Wed, Nov 27, 2013 - Page 7 News List

World News Quick Take


A pensioner has opened a zoo like no other: One filled with dozens of abandoned stuffed animals. Tibor Marko, a 70-year-old retired construction worker and grandfather, told reporters the idea behind his inanimate menagerie sprang from his own reluctance to dispose of his adult children’s teddy bears. Then, “about a year-and-a-half ago, a friend gave me an old teddy bear and several other animals, and told me to do something with them. That’s when I thought the old toys could bring joy to other children,” he said. “The first animals got stolen, but now all the neighbors bring me their old toys and my wife helps me arrange them,” he said at the garden where they also tend the flowers. The zoo — which has no cages, fences, entry fees or closing hours — has been a hit with neighbors young and old. “I come here often with my two-year-old daughter, she likes to play with the animals a lot,” local resident Maria said.


More corpses found

The number of bodies found in 22 clandestine graves in the west of the country has risen to 42, after five more corpses were found over the weekend. Many of the bodies have been found bound or gagged. Some showed signs of torture, according to a federal prosecutor who spoke on Monday on condition of anonymity. The graves are in La Barca, in a remote area by Lake Chapala, which is popular among tourists and US retirees. Local police officers who confessed to working with a drug cartel led agents to the mass graves last week near the border between Jalisco and Michoacan states. The area is the site of a turf war between the Knights Templar and the New Generation cartels.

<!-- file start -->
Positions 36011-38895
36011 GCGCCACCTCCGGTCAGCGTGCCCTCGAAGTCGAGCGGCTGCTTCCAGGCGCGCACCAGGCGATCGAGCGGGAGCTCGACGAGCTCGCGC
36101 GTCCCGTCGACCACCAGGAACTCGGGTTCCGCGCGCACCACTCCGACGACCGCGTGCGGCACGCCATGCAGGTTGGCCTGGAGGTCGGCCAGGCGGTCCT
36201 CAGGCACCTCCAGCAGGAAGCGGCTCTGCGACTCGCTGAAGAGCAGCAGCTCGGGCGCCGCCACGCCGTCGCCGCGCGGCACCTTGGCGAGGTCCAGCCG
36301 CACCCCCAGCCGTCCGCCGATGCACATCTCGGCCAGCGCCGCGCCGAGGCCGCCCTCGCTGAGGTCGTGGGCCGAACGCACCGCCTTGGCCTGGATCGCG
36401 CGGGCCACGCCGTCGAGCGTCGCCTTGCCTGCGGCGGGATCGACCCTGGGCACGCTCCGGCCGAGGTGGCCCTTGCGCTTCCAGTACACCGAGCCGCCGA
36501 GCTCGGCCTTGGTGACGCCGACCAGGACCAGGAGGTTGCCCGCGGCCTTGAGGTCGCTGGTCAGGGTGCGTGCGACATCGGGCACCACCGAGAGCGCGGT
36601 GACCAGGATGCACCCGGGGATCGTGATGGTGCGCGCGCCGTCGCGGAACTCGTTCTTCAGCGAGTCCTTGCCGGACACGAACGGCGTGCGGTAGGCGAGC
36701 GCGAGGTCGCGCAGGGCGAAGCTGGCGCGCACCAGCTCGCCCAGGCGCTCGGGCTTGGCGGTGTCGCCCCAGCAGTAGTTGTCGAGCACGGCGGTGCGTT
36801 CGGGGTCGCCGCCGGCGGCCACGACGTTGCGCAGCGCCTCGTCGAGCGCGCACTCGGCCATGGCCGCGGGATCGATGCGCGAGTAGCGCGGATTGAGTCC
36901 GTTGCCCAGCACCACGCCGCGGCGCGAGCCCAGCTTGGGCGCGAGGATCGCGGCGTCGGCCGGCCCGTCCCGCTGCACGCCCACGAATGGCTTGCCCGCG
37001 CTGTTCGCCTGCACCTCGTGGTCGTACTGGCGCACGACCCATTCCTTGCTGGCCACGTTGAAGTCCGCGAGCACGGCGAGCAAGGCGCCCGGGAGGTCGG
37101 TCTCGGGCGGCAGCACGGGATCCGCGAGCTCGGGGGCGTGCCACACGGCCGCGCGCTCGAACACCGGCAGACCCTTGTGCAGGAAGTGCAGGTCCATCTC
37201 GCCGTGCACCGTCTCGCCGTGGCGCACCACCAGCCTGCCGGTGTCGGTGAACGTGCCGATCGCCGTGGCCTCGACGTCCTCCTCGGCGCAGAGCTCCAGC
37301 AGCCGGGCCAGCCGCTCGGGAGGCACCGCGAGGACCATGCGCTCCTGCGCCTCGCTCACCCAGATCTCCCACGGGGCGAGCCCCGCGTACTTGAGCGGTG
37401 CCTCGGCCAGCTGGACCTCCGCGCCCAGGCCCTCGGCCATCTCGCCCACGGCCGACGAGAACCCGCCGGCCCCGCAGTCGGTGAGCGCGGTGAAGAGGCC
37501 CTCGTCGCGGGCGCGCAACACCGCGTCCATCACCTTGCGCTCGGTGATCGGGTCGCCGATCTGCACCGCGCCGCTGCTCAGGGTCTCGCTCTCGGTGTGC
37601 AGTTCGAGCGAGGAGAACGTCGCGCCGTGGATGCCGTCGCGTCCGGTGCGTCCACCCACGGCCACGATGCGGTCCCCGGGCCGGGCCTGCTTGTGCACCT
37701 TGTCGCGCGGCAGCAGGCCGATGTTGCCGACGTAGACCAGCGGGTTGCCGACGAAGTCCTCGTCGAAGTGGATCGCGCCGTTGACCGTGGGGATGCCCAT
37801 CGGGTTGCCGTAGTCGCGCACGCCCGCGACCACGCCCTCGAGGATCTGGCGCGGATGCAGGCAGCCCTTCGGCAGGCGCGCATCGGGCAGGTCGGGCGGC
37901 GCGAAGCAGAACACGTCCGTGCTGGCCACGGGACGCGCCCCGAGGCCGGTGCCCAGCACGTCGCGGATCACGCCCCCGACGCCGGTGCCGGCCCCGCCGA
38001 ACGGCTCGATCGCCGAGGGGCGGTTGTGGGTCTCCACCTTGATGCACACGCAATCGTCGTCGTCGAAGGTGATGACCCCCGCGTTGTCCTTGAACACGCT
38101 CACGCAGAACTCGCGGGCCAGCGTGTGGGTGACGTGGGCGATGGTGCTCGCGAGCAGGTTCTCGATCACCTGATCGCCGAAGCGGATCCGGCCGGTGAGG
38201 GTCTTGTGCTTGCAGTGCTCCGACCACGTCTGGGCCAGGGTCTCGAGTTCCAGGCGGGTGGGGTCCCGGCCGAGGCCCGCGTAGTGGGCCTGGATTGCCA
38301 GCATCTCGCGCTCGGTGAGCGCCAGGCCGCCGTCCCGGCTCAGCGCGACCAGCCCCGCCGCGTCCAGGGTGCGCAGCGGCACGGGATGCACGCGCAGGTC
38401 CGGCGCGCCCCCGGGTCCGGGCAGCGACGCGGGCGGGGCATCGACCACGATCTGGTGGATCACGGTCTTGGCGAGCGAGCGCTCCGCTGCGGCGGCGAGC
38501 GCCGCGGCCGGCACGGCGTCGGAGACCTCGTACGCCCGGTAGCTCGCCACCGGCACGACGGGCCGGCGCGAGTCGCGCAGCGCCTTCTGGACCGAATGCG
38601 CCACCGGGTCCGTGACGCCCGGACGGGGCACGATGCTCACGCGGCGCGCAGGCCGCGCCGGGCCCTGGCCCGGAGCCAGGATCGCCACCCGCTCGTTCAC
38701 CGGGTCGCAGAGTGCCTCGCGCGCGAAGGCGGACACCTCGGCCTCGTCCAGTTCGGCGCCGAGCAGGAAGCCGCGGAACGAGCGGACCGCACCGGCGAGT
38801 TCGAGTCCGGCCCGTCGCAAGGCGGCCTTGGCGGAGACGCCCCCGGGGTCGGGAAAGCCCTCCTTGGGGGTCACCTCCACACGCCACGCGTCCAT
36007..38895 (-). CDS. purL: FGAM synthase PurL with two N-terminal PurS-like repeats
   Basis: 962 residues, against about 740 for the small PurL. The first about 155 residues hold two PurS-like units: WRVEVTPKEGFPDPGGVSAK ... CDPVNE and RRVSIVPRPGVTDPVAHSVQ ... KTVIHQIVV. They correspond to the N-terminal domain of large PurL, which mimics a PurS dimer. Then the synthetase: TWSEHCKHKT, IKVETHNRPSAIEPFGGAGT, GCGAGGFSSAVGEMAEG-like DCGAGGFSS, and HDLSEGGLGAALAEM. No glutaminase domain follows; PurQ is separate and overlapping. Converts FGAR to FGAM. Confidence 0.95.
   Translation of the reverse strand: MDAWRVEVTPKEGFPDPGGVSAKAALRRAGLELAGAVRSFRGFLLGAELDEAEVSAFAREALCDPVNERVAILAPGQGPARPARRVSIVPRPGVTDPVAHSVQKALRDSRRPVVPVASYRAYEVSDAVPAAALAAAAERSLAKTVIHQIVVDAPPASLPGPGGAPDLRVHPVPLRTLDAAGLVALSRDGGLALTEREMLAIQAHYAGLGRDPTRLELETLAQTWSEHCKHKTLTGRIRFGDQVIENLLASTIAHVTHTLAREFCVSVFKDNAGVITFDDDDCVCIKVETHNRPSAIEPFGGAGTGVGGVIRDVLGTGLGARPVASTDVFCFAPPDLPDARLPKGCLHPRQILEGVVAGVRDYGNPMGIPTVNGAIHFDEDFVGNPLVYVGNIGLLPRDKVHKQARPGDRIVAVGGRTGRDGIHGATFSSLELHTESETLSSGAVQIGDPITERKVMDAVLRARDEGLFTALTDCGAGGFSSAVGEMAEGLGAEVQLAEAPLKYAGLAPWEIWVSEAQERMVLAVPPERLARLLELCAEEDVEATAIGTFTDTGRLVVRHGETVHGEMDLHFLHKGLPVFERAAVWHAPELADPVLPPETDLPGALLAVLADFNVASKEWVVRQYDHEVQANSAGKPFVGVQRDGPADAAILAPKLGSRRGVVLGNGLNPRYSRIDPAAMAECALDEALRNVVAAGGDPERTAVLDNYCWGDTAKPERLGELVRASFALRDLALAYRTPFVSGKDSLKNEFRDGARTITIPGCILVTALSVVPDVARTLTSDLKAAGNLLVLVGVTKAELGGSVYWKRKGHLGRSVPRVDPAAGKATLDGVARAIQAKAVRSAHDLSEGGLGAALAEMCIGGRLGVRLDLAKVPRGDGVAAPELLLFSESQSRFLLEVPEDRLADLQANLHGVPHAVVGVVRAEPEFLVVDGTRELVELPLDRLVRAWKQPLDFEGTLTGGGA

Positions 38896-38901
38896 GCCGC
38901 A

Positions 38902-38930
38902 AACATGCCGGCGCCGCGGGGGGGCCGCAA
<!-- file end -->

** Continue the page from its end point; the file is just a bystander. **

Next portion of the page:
Uranium is from abroad

A kilogram of uranium seized as it was allegedly being sold likely originated from a nuclear enrichment plant outside the continent, the South African Nuclear Energy Corporation (NECSA) said on Monday. The agency, which tested the material, confirmed that the substance was unenriched uranium and added it likely came from somewhere where enrichment is taking place. “Yes, it is uranium and the tests suggest that it must have come from a country that is dealing with some uranium enrichment at the moment, very, very unlikely [in] Africa,” NECSA spokesman Elliot Mulane said. China, Iran, Japan, North Korea and the US are among more than a dozen countries involved in uranium enrichment. Two men in their early 20s were arrested in possession of the uranium while allegedly trying to sell it in Durban on Nov. 14, officials said.


Gunmen kill instructor

Gunmen on a motorbike shot dead a Belarussian military instructor in the capital yesterday, a police source said. The source said two instructors, who worked with the army, were shot as they left a hotel where they were staying in the southern part of the capital. Dubai-based al-Arabiya TV reported that one adviser was killed and another was wounded in the attack. “Two citizens of Belarus working in Yemen on private contracts were attacked near the entrance of the Amsterdam hotel in central Sana’a,” Russian embassy spokesman Nikolai Lyagushin told Interfax. “One of them was killed and the other seriously injured.” A spokesman for the Belarussian foreign ministry in Minsk said officials were still checking the Russian embassy’s report.

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